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Old 01-17-2007, 10:50 AM   #1
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Crockpot overcooking?

I received a crockpot for Christmas and I really like it. I made a delicious beef stew for very little money, time, and effort. It works really well for me for recipes that require a long time, as I just stick them in and go to work.

However, I'm wondering about recipes with shorter times and if my schedule is acceptable for them as I cannot do the shorter times. For example, I found a whole chicken recipe that says 4-8 hours on low, depending on when the little timer pops up. I'm gone a minimum of 10 hours each day. Since it is a slow cooker, and cooking on low all day, would it burn, ruin, or dry out the chicken if it were indeed done in 4 hours?

I don't expect to turn 2-3 hour recipes into 10 hours, but is it alright to let them go longer than the recipes call for relatively long, low cooking?

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Old 01-17-2007, 12:13 PM   #2
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longer is fine! And, don't forget to try those crock pot liners that Reynold's makes - there's virtually no cleanup afterward.
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Old 01-17-2007, 01:23 PM   #3
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Excellent. Thank you, jkath!
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Old 01-17-2007, 02:02 PM   #4
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It depends on what you're making & the temp of your crockpot, since just like ovens, temps can differ.

I once made stuffed peppers in my crockpot, following the crockpot recipe for them. In fact, I even shortened the cooking time a bit. The peppers were definitely overcooked. In fact, they just fell apart as I removed them.

I don't think you have to worry much about anything burning or drying out. I think you'd be more inclined to find things a bit "soupier", depending on what you were making.

That said, I have to admit that I'm still not comfortable leaving home all day with a crockpot going. I may just be a worrywart, but better that than someone standing on the lawn watching her house burn down - lol!!! So I plan crockpot meals for days when I'll be home busy doing other things. It's still a timesaver.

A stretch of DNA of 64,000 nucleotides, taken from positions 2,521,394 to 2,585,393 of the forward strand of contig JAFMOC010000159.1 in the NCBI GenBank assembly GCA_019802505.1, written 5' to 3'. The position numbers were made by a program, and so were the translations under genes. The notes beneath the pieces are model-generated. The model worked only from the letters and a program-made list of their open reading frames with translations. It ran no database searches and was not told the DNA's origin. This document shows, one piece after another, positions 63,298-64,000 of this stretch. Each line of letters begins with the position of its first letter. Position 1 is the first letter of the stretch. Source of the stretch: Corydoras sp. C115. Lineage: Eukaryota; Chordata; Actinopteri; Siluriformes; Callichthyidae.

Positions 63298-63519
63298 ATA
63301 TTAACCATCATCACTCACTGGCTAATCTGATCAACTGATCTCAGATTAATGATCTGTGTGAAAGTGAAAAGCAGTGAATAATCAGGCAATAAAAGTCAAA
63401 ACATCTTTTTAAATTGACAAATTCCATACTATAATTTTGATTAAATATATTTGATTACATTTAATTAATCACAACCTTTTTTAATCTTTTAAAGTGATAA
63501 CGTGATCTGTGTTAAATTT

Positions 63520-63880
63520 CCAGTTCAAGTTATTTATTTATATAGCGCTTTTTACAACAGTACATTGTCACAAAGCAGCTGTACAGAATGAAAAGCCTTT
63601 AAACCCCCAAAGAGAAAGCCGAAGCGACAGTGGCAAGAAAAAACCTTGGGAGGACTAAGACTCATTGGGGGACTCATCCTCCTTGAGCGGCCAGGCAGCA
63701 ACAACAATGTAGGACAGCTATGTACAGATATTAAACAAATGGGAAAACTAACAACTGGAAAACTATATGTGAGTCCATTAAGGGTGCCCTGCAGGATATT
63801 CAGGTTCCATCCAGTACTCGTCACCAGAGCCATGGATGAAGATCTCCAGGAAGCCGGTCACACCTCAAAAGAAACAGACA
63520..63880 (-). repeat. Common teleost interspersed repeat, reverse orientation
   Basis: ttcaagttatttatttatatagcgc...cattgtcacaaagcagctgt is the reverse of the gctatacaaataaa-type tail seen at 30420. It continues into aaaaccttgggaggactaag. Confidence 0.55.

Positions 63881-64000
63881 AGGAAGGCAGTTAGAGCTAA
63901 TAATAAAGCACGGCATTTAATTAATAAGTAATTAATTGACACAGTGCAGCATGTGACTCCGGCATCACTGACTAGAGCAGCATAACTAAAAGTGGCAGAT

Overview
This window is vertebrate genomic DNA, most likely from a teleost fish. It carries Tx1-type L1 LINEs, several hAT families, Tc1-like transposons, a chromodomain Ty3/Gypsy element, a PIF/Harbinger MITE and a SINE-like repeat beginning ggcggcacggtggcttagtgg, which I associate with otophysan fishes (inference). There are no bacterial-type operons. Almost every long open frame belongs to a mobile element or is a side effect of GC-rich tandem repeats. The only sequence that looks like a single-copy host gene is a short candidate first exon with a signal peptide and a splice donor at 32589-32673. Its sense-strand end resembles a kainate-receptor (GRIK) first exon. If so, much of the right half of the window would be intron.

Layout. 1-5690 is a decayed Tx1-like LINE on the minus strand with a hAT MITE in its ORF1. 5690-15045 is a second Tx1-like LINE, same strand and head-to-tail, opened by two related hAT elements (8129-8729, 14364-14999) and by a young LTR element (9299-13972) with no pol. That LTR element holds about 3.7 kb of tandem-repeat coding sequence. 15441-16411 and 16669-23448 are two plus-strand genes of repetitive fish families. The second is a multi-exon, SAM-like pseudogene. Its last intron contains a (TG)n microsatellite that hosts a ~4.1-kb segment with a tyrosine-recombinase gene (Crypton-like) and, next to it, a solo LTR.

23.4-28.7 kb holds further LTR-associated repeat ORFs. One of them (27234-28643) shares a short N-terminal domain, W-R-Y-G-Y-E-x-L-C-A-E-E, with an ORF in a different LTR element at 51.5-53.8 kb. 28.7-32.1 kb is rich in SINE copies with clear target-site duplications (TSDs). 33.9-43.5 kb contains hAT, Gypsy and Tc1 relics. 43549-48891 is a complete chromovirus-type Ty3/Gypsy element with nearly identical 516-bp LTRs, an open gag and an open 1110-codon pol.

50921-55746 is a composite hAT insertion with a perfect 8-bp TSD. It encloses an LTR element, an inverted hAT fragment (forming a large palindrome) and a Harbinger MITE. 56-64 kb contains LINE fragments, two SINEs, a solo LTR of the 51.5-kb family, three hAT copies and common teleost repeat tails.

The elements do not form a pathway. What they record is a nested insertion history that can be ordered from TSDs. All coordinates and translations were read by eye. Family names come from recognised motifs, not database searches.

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Old 01-17-2007, 02:08 PM   #5
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Speaking of crook pots, I don't what I am doing, but I had two of them crack on me, had to throw away, grrr, should have posted this in venting...
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Old 01-17-2007, 02:52 PM   #6
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I am gone for 10+ hours a day and I just always set the crockpot to low - if you make sure there's a little liquid in the pot with the food, it won't burn or anything.
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Old 01-17-2007, 03:11 PM   #7
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Overcooked meat drys out, even if cooked in liquid. It's just the science of it. The liquid within the meat cooks out eventually. The type of meat dictates how long it can cook without drying out.
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Old 01-22-2007, 11:18 AM   #8
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On a related note, can I add things for a little multitasked-cooking as well? For example, can I throw in some potatoes or perhaps some carrots to the afforementioned chicken to cook them alongside, or am I risking undercooking/drying things out?

I know this stuff must vary with the recipe, but is there a general rule I can follow?
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Old 01-22-2007, 11:21 AM   #9
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I could be mistaken, but I think the basic rule of thumb is to put the vegetables in first & the meat on top, to allow the juices to mingle & help cook the veggies. But it's also true that some recipes might be different as far as the layering based on the ingredients.
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Old 01-22-2007, 11:30 AM   #10
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Quote:
Originally Posted by CharlieD
Speaking of crook pots, I don't what I am doing, but I had two of them crack on me, had to throw away, grrr, should have posted this in venting...
I cracked one when I didn't wait for the crock to cool enough before soaking it in water ... or the water was too cold. I can't imagine putting cold water in it , though.
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